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UC Honors Student Leads All-Nighter On Campus for 'The Greatest Cause on Earth'

Because of what cancer took away, Florence Lucas never got to meet the grandmother who shares her name. It’s in her memory that Lucas is leading the largest student-organized community service event on UC’s campus on April 24.

Date: 4/20/2009
By: Dawn Fuller
Phone: (513) 556-1823
Photos By: Ashley Kempher
I lead Relay For Life because I can, and I do it for those who can’t, because they’re battling cancer.” – Florence Lucas

Florence Lucas, a 20-year-old University of Cincinnati secondary education major from Akron, Ohio, is event chair of a UC student committee organizing “The Greatest Cause on Earth.” That’s the theme for the 2009 American Cancer Society’s Relay For Life at UC that gets underway at 5:45 p.m., Friday, April 24, on McMicken Commons, and runs through noon, Saturday, April 25.

Florence Lucas
Florence Lucas

Lucas says the Relay, called the largest student-organized community service event on campus, has set a 2009 goal of raising $135,000 to support American Cancer Society efforts to wipe out cancer by funding research, treatment and education programs.

She has a very personal connection to the cause. Her paternal grandmother, whom she was named after, died of cancer before Lucas was born. Both of her maternal grandparents, Jim and Ann Richie of Akron, Ohio, are cancer survivors.

The student-organized Relay For Life at UC has been a spring campus tradition since 2003. So far, 165 teams and more than 1,400 people are signed up for the 18-hour event in which teams take turns walking the Relay route on McMicken Commons.

Florence Lucas

“I’m really excited about seeing more participation from graduate students this year, especially from the Academic Health Center,” Lucas says.

Lucas, a UC junior, has played a role in organizing the UC Relay since her freshman year. Lucas and UC sophomore Megan Hathaway, a University Honors student and civil engineering major, are event chairs of Relay For Life at UC.

Fellow University Honors student and Relay Team Development Chair Michelle Prinzo of Akron, Ohio, a UC sophomore early childhood education and communication major, adds that faculty and academic advisors also are involved in the Relay, and that one of the top 2008 teams representing Campus Services is taking part in the 2009 Relay. “We have more student teams representing UC Athletics than in years past. We have a lot of teams representing UC’s Greek organizations, and we even have a team participating from Cincinnati Public’s Hughes Center,” says Prinzo.

“I really feel like UC is set up so that, if you want to make something happen or if you have a dream, there are so many people at UC who will help you make it happen,” Lucas says. “I’ve never had that feeling at any other time in my life.

“There are so many resources, so many opportunities and so many people to help – I really am amazed at how much I felt UC was invested in me. It makes me feel really invested back in UC,” says Lucas.

When she graduates and becomes a teacher, Lucas says that she wants to teach at a high school where she can introduce future Relay For Life events for high school students and their community. She says she has wanted to be a teacher since she was a little girl, and as an RA in Daniels Hall, she says she likes to help tutor peers who are struggling in math.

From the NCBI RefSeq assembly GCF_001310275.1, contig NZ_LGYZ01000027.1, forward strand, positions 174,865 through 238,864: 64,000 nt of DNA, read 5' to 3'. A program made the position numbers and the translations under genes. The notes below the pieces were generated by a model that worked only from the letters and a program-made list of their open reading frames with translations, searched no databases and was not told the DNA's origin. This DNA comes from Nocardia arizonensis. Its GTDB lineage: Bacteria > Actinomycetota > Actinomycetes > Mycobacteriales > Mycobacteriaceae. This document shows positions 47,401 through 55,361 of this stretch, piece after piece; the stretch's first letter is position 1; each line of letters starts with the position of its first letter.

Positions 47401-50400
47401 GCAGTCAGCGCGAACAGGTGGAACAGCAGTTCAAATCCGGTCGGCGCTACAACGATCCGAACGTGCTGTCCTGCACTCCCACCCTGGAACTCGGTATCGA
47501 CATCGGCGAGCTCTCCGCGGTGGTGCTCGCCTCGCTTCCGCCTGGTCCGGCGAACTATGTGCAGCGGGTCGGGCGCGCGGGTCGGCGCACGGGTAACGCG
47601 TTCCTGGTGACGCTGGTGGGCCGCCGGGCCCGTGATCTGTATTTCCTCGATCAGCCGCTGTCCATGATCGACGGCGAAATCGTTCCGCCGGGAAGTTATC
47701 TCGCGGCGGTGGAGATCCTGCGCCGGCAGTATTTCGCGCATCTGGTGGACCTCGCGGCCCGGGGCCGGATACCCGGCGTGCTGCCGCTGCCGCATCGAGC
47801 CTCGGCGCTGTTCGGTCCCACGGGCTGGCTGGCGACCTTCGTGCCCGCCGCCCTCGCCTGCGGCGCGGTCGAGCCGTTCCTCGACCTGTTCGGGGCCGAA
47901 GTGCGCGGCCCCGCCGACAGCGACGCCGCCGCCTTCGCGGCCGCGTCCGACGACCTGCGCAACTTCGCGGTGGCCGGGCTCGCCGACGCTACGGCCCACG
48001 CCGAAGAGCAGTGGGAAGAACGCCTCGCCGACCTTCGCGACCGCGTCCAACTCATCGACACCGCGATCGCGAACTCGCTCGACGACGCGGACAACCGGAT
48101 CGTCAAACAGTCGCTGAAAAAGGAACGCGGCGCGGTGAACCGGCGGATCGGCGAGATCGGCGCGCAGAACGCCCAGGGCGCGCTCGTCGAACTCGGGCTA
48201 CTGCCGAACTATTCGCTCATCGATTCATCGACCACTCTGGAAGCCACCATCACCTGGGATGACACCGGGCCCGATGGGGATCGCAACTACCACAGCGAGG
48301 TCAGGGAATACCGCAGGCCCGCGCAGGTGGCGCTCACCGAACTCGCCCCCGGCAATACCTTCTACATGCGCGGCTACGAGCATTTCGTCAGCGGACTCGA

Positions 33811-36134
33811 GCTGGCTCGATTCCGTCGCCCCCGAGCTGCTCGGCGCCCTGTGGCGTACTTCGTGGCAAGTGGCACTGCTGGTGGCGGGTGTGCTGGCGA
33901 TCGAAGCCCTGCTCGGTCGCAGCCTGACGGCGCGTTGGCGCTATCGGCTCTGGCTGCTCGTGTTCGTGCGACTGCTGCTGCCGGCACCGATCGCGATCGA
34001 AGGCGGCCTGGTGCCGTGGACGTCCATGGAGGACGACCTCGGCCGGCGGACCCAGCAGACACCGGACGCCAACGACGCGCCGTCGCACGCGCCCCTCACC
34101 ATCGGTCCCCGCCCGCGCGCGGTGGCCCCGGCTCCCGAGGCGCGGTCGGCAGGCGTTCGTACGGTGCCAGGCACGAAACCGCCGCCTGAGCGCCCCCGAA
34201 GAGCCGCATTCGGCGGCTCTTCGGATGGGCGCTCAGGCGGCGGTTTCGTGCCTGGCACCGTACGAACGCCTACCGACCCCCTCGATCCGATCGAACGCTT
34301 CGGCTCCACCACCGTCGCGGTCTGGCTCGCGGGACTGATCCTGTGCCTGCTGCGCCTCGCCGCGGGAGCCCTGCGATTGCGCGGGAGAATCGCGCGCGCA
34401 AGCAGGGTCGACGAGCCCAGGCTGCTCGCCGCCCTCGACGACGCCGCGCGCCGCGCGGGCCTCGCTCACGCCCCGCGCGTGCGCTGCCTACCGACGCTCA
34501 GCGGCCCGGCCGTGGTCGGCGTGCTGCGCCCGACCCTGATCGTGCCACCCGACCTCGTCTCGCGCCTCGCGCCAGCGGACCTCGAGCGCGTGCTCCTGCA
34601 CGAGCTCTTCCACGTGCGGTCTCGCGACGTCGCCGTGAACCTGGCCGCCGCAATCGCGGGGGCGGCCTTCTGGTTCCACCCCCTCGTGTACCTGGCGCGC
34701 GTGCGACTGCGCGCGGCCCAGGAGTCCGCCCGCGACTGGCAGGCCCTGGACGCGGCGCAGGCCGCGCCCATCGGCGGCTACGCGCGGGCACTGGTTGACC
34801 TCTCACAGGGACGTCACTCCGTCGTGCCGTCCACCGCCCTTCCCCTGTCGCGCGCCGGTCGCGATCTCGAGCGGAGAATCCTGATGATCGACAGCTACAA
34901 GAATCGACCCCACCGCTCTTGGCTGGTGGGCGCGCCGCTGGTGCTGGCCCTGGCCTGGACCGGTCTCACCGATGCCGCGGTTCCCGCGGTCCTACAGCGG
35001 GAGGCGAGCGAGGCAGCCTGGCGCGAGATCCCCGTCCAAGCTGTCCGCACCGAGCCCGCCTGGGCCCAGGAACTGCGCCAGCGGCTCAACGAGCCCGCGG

She says her decision to pursue her education at UC was pretty easy to make, because the university offered her the best financial deal to attend college. Her Cincinnatus University-level scholarship, combined with a special National Merit scholarship awarded from UPS and her position as an RA, will allow her to graduate debt free.


As a student in the University Honors Program for academically talented students, she gets to enhance her educational experience at UC through coursework and out-of-the-classroom activities focusing on the themes of community engagement, global studies, leadership, research and creative arts. With an emphasis on experiential learning, the University Honors Program serves more than 1,600 UC students representing every undergraduate college on campus.


Her connections to campus outside the classroom include serving as a voluntary Bearcat ROAR tour guide for UC Admissions and being a member of the RallyCats spirit organization and Chi Omega sorority. The Chi O’s will be among the teams representing UC’s Greek organizations at Relay For Life.

The UC Bearcat Band helps Relay For Life get underway at 5:45 p.m., Friday, April 24, on McMicken Commons. A special survivor lap to honor cancer survivors, an emotional moment in the Relay, gets underway at 6 p.m.

After dark, during the emotional Ceremony of Hope, lighted bags called luminaria represent a person affected by cancer as well as those who were touched by that experience. UC’s Luminaria Ceremony will take place at 10 p.m., Friday, April 24.

Even Lucy the Bearcat is lending support to the Relay. Representatives of the Cincinnati Zoo & Botanical Garden will accompany Lucy at Relay For Life at UC from 7:30-8:30 p.m., Friday, April 24.

For those who can’t attend the Relay, contributions can be made online through the Relay For Life Web site.

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